A musical fantasia set in the hypnotized mind of Sergei Rachmaninoff
Lincoln Center Theater 3
New York City
June - August 2015
Full Cast Album here
*Four 2016 Lucille Lortel Nominations: Oustanding Actor (Gabriel Ebert) and Outstanding Featured Actress/Actor (Eisa Davis, Or Matias, Chris Sarandon)*
“Critic's Pick...Writer’s block turns out to be a lot more inspiring than you could ever have imagine —and sad and stirring and gloriously fun. In Preludes, Dave Malloy makes beautiful music out of a composer’s three years of creative silence…Rach’s pain is also our pleasure for the two phantasmagorical hours of this walls-bursting chamber work. Mr. Malloy and Ms. Chavkin have delivered the best musical about art’s agonies since Georges Seurat wielded a twitchy paintbrush in Stephen Sondheim and James Lapine’s Sunday in the Park With George. Mr. Malloy is the exuberant talent behind Natasha, Pierre & the Great Comet of 1812 and the enchanting concert piece Ghost Quartet. As a songwriter, he incorporates wildly diverse sources—classical, folk, electro-pop—into a form that exists defiantly beyond the quotation marks of postmodernism. He’s that rarity, a smart sentimentalist whose self-consciousness about his feelings in no way dilutes them. His embrace of Rachmaninoff, in all his emotional excesses, is that of a deeply empathic fan…
Along with Fun Home and the soaring, Broadway-bound Hamilton, this smashing production says that the American musical is not only not dead but also growing luxuriantly in places you never expected."
-Ben Brantley, New York Times
"I want to say a special word about Dave Malloy’s Preludes, because it is the work of an artist who is not afraid to try things, or to create worlds that haven’t necessarily been seen before, and, trust me, this is more unusual than you think...Billed as a “musical fantasia set in the hypnotized mind of Sergei Rachmaninoff,” the piece takes place in Moscow, in 1900. Rach (Gabriel Ebert—tall, delicate, and focussed) is blocked...we’re taken with Ebert straight off. He occupies the role, but he doesn’t “suffer” in a way that feels theatrical—he knows that being blocked doesn’t look big; rather, it eats away at the soul, and makes you feel small. Whenever he’s in Natalya’s (the true and charming Nikki M. James) comforting presence, however, Ebert grows a bit, just as he does when his good buddy, the legendary basso Feodor Chaliapin (the sexy and certain Joseph Keckler), takes him on a trip to meet Tolstoy, one of Rach’s gods. Turns out Tolstoy is no guru or savior—he doesn’t even much like Beethoven’s music, let alone Rachmaninoff’s. For Sergei, then, the world is a nightmare of injury and indecision.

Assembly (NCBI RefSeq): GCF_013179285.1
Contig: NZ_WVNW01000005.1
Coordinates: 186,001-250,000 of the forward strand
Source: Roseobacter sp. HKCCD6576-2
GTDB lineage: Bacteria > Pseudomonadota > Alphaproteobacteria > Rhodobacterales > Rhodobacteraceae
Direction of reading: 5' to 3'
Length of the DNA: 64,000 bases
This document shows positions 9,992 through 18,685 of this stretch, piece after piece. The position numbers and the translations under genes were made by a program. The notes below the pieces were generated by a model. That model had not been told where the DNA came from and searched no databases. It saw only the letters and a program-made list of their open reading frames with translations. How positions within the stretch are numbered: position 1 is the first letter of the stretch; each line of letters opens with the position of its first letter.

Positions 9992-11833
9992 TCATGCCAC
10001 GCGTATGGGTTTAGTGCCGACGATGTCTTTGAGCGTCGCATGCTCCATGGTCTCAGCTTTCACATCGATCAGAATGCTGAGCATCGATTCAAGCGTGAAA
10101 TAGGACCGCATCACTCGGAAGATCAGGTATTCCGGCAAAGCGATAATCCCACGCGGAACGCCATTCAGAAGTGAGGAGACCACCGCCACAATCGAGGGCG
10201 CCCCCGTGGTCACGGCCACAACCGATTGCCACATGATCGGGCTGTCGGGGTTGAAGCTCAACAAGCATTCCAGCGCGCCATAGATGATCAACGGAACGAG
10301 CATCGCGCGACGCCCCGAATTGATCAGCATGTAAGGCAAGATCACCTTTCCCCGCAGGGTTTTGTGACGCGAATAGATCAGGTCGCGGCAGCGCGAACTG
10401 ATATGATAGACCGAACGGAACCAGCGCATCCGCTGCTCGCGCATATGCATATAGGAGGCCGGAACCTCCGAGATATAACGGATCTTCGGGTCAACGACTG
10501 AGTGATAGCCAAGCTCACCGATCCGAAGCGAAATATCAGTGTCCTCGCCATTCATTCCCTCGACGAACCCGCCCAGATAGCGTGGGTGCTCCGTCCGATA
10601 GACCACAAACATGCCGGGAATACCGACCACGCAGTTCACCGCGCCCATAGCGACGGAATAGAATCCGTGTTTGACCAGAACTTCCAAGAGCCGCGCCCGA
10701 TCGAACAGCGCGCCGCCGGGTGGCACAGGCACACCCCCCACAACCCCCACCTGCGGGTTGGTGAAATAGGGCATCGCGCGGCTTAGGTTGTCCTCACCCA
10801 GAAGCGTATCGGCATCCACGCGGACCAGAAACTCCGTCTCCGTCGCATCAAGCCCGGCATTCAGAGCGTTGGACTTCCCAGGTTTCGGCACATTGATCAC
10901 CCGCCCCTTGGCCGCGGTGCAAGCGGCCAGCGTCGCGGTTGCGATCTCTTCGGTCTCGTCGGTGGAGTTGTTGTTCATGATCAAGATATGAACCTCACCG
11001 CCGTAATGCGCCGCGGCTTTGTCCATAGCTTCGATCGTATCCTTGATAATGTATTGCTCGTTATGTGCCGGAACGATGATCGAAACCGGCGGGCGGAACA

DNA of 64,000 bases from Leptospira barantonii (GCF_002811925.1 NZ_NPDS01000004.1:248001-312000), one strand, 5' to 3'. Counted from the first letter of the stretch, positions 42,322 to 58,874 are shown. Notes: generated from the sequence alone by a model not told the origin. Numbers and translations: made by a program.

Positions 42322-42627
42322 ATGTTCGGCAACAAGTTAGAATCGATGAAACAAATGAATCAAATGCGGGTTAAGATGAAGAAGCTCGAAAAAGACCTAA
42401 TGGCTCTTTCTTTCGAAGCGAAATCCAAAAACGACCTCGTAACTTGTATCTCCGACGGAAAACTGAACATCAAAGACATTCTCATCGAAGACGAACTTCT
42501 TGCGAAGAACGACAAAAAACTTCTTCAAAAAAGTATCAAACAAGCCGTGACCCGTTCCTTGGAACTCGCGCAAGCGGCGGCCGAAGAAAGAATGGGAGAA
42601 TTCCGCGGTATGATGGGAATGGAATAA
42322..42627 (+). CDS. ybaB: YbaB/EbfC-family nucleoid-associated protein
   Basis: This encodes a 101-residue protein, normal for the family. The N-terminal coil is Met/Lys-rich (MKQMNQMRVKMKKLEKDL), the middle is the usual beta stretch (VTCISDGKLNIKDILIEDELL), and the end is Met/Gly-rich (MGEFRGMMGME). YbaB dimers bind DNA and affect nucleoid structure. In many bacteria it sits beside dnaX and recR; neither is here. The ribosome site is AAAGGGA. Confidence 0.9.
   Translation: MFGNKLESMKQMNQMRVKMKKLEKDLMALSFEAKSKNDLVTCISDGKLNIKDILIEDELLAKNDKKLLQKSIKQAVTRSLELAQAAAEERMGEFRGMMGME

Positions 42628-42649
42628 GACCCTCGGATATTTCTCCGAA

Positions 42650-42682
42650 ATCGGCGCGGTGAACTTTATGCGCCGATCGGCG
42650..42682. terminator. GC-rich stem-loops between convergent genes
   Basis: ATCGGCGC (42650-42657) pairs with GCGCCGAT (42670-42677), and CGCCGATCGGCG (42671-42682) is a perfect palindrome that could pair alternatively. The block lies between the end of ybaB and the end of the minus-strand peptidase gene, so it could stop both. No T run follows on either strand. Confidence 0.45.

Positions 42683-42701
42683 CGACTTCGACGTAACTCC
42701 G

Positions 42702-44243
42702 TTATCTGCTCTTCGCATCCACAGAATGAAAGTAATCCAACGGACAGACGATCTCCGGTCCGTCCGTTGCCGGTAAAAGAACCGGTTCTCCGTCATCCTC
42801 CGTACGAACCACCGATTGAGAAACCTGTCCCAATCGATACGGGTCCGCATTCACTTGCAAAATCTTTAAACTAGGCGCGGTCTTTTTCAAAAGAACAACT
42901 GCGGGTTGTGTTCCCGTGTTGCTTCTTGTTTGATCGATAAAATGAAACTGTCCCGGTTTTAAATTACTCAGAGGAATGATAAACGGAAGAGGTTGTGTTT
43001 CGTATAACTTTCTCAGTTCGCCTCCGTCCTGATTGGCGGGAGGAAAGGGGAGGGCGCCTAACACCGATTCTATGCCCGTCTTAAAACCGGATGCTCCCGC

...it is very, very difficult to dramatize being blocked for over two hours. Malloy’s music and lyrics, all so imaginative, stylized, and authentic to the characters and the situations, struggle with this—he’s pushing hard against the plot’s delicacies, and the protagonist’s, in order to make a show. Yet he has made a show, and it’s crammed with more ideas that it can handle, and when is the last time you were able to say of a contemporary musical that it’s an embarrassment of riches?"
-Hilton Als, The New Yorker